15 years of Fleurieu Milk
Cast your mind back 15 years to 2006. Mike Rann is South Australia’s Premier; Rob Kerin and then Iain Evans lead the Opposition. Miners Brant Webb and Todd Russell are miraculously rescued from a collapsed mine in Beaconsfield, Tasmania. For nine weeks on top of the music charts, Sandi Thom wishes she was a punk rocker with flowers in her hair.
Meanwhile, in Myponga, on South Australia’s stunning Fleurieu Peninsula, a group of farmers make history bringing their own brand of milk to market. Fleurieu Milk Company was founded by three local farming families: Geoff and Louise Hutchinson, Barry (Bazz) and Merridie Clarke, and Chris and Karen Royans. Each family had witnessed the decline in the dairy industry, as many of their neighbours being forced to wind up operations because of the decline in farmgate milk prices. They wanted to give themselves and their families a shot at a successful future in dairying and also offer something different – milk like it used to taste.
It took 18 months for the company to become accredited. Following this, the Hutchinsons and Clarkes took a hands-on role in every aspect of production to get the milk out the door. There were many long hours and overnighters spent running the plant, and capping and labelling bottles by hand. The owners didn’t pay themselves in the first year, but were able to bring on the first paid employee after 12 months. When the team grew to four or five, the factory workload finally started to ease a little and Geoffrey and Bazz could concentrate more on their farms.
Now, there are now more than 1300 outlets selling or using Fleurieu Milk. As the team grew, so did the owners’ sense of responsibility for their staff.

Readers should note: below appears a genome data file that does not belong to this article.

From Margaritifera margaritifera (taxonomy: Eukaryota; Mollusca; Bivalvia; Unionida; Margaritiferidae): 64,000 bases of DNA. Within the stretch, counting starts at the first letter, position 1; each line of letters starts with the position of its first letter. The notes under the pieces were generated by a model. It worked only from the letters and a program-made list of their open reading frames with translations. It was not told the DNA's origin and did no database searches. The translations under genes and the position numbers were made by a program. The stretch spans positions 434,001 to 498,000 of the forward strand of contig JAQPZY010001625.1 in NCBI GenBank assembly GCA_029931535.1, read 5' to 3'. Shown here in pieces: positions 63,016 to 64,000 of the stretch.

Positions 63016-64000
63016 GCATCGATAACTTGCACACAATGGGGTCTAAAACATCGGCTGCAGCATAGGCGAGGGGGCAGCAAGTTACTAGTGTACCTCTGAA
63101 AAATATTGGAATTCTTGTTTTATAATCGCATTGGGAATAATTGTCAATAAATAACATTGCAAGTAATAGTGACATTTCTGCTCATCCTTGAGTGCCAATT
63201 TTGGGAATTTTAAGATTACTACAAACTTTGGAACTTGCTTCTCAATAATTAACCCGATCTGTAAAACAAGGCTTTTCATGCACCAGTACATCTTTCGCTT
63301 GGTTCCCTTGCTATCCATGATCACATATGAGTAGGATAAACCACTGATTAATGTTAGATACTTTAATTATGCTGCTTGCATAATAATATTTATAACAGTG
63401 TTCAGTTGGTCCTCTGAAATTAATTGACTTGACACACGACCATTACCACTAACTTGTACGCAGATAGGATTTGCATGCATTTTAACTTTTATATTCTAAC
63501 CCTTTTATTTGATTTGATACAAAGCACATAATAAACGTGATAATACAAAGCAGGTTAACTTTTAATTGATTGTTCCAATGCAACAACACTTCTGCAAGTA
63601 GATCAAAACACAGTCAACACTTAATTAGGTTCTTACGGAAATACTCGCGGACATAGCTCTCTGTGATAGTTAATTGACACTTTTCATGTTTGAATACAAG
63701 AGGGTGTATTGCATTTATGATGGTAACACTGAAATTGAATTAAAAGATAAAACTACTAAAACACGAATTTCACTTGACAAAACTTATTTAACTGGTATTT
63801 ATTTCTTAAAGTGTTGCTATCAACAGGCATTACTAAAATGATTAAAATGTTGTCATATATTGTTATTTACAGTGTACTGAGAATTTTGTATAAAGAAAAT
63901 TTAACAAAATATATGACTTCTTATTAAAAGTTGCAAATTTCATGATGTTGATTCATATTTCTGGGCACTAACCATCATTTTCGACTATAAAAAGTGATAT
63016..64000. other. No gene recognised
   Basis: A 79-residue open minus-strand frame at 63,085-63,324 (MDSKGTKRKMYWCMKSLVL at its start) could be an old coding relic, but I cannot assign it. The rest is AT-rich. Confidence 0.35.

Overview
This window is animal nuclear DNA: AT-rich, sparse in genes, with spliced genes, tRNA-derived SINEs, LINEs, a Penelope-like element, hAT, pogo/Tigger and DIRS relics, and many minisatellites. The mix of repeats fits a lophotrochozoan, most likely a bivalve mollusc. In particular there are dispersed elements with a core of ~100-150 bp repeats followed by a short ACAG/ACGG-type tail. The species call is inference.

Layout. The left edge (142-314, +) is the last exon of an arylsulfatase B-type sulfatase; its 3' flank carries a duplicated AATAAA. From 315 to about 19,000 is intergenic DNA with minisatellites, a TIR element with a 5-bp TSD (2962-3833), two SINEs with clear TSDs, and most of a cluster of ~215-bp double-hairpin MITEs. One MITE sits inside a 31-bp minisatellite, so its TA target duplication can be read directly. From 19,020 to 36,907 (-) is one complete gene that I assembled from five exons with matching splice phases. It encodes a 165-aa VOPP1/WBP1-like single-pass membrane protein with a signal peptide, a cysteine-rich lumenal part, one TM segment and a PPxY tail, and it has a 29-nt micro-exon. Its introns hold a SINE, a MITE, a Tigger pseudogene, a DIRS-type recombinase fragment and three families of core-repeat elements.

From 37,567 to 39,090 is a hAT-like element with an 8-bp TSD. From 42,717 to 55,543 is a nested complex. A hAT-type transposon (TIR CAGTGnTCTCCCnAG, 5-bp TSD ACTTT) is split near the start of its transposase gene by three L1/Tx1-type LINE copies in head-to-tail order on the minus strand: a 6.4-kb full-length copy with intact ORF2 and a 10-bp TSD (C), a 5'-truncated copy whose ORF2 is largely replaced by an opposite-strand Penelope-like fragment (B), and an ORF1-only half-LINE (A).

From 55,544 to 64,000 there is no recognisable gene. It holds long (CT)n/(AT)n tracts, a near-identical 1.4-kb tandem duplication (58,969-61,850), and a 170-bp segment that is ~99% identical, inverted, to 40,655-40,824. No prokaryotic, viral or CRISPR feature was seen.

“We had to start thinking a bit more about it,” explains Bazz.
“[Up until then] if we made a bad decision it only affected us; if it fell over it fell over, we’d had a shot, and so be it.
This came to the fore last year, when COVID-19 hit and the cafe and hospitality industry was shuttered almost overnight. At the time, the business was selling about 50 per cent to supermarkets and 50 percent to the cafe/restaurant market.
“It was fairly doom and gloom,” says Bazz. “We had around 300 phone calls come in from pubs, restaurants and suppliers saying they’re not sure where they stood.
“We were worried about having to make people redundant.”
Fortunately, the company’s core focus on looking after employees paid them back threefold, with everyone willing to dig deep and support the business at this critical time. The hospitality sector also came back quicker than anyone expected, so what began as a very challenging time became a period of growth for Fleurieu Milk.
In 15 years, Fleurieu Milk has grown into a recognisable and sought-after brand, with its bright logos unmistakable. Initially, the humble range included a few different types of creamy white milk. Today, there are more than 50 products in the range, including flavoured milk, cream and yoghurt, in addition to the different styles and sizes of white milk. Fleurieu Milk produces 1 million litres of milk per month, which continues to increase.
Bazz plays down the impact Fleurieu Milk has had on the big dairy companies, but acknowledges they are certainly aware of Fleurieu Milk as a competitor. According to Nick, one of Fleurieu Milk’s biggest impacts has been to bring attention to the need to support local and buy local produce, alongside other local brands such as Beerenberg and Nippys.